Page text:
Tell Me Again, Why Don’t We Sing The Psalms?

Only it appeared to me to be requisite to show in passing, that this book makes known to us this privilege, which is desirable above all others — that not only is there opened up to us familiar access to God, but also that we have permission and freedom granted us to lay open before him our infirmities which we would be ashamed to confess before men. Besides there is also here prescribed to us an infallible rule for directing us with respect to the right manner of offering to God the sacrifice of praise, which he declares to be most precious in his sight, and of the sweetest odour. There is no other book in which there is to be found more express and magnificent commendations, both of the unparalleled liberality of God towards his Church, and of all his works; there is no other book in which there is recorded so many deliverances nor one in which the evidences and experiences of the fatherly providence and solicitude which God exercises towards us are celebrated with such splendor of diction, and yet with the strictest adherence to truth, in short, there is no other book in which we are more perfectly taught the right manner of praising God, or in which we are more powerfully stirred up to the performance of this religious exercise.

Moreover although The Psalms are replete with all the precepts which serve to frame our life to every part of holiness, piety, and righteousness, yet they will principally teach and train us to bear the cross; and the bearing of the cross is a genuine proof of our obedience, since by doing this, we renounce the guidance of our own affections and submit ourselves entirely to God, leaving him to govern us, and to dispose of our life according to his will, so that the afflictions which are the bitterest and most severe to our nature, become sweet to us, because they proceed from him. In one word, not only will we here find general commendations of the goodness of God, which may teach men to repose themselves in him alone, and to seek all their happiness solely in him; and which are intended to teach true believers with their whole hearts confidently to look to him for help in all their necessities; but we will also find that the free remission of sins, which alone reconciles God towards us and procures for us settled peace with him, is so set forth and magnified, as that here there is nothing wanting which relates to the knowledge of eternal salvation.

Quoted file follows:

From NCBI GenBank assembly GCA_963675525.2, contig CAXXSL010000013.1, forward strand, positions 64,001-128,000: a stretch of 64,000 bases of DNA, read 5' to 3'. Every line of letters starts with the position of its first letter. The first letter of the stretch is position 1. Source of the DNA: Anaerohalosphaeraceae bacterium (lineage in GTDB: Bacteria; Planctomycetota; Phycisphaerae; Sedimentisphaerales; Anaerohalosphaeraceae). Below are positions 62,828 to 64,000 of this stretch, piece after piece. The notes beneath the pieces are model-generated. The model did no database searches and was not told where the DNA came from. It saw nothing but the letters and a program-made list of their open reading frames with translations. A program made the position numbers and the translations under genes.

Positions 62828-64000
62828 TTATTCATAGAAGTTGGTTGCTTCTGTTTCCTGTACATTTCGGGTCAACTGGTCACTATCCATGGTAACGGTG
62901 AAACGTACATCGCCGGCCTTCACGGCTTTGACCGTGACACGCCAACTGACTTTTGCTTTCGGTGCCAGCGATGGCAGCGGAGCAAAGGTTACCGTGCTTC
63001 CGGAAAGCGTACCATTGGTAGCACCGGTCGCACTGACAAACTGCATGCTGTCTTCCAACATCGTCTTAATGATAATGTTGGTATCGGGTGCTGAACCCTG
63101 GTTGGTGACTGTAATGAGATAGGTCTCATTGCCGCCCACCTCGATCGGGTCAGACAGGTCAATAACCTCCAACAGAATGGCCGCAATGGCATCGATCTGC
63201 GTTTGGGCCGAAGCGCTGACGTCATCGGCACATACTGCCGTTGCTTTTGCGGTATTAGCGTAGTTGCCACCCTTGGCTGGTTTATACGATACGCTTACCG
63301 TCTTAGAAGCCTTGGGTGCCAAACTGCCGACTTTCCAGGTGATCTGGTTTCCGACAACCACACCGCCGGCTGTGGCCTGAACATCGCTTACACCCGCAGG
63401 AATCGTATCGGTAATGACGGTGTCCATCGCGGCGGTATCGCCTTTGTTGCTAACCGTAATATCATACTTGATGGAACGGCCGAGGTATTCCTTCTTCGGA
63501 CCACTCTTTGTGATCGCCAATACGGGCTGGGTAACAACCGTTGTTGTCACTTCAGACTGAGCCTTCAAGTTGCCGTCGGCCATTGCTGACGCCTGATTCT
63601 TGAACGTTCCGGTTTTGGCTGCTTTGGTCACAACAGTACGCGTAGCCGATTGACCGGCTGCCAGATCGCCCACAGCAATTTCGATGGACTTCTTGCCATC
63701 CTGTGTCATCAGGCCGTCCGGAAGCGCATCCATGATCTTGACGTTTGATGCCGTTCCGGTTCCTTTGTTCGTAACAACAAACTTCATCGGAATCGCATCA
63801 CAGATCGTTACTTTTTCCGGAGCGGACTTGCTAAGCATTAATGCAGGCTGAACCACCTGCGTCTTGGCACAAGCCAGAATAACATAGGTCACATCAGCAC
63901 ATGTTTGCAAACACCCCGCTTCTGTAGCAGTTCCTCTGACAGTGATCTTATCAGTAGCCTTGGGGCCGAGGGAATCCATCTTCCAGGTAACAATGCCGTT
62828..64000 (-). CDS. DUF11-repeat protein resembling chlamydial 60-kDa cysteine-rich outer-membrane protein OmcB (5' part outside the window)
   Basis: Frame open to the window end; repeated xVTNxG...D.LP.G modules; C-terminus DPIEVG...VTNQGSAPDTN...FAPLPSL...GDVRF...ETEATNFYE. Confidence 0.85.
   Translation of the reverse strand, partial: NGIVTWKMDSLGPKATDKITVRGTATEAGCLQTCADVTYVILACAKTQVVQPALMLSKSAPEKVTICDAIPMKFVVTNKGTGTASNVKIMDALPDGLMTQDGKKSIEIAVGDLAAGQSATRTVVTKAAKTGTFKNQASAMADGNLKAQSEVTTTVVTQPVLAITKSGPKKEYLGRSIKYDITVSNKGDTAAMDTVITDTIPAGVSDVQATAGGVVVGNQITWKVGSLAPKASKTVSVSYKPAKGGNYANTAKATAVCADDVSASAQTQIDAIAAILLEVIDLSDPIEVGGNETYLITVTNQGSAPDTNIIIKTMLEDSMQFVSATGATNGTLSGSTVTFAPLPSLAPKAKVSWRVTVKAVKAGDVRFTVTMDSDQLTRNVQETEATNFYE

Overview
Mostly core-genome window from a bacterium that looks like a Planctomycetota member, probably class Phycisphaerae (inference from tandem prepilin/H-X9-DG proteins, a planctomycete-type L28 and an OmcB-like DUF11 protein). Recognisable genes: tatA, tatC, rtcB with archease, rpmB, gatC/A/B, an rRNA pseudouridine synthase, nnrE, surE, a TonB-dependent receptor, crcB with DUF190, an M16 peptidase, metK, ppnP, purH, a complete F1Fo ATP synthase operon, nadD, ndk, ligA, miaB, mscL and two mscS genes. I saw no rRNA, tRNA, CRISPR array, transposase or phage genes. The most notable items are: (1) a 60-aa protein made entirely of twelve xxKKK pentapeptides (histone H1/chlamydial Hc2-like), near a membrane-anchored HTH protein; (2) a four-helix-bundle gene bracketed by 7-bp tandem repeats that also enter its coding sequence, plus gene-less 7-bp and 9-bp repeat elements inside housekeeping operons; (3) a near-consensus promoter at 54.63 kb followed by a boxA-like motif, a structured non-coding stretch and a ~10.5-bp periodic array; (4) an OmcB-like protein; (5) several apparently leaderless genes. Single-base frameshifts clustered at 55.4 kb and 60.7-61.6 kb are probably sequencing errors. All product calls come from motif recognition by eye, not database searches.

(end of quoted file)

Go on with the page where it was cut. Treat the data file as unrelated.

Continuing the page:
John Calvin | John Calvin’s Preface to the Commentary on the Psalms (HT: Matt Crutchmer)


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3 comments

  1. I just began attending a Pres. Reformed church (RPCNA), with serious consideration to join, and they told me right away, “We only sing Psalms here.” I replied, “That’s why I’m here.”

  2. Yes. And better to compromise on style of singing than on accuracy of translation. From this point of view the anglican practice of chanting has much to commend it. And had the charismatic singers/composers who sang psalms in prose disciplined themselves against “The Spirit” to carry on to the end of a section rather than stop where they ran out of “inspiration” (One example is the lady whose setting of Psalm 98 finishes at the end of verse 4), their work might also have been of real value in this respect.
    Metrical versions seem to me in some places to be antidynamic equivalents with long-drawn-out translations of phrases simply in order to achieve rhyme and rhythm. And sometimes the translation excludes the more important meaning of a phrase, such as in “The brook that runneth in the way With drink shall him supply …”, which completely obliterates the connection with Philippians 2:8-9 ( I favour “He shall drink of the lowly brook That in the way doth lie …”, but that’s not perfect). And sometimes supplied phrases are incorrect, as “Give thou his greatest enemy, Ev’n Satan leave to stand”. Satan is OUR greatest enemy, but he isn’t the greatest enemy of the impenitent wicked, only their second greatest. Still, they’re better than nothing. Perhaps the French metrical version is better – certainly it’s easier to find rhymes in a latin language (considering the Petrarchian versus the English sonnet).

    Actually the answer to “Why don’t we sing the Psalms?” is “because, frankly my dear, we don’t care about Ephesians 5:19 or Colossians 3:16”.

  3. A very good question. My own guess is that a custom gets established somewhere along the line, and by the time of the grandchildren of those who established it, they think “we’ve always done it this way”…

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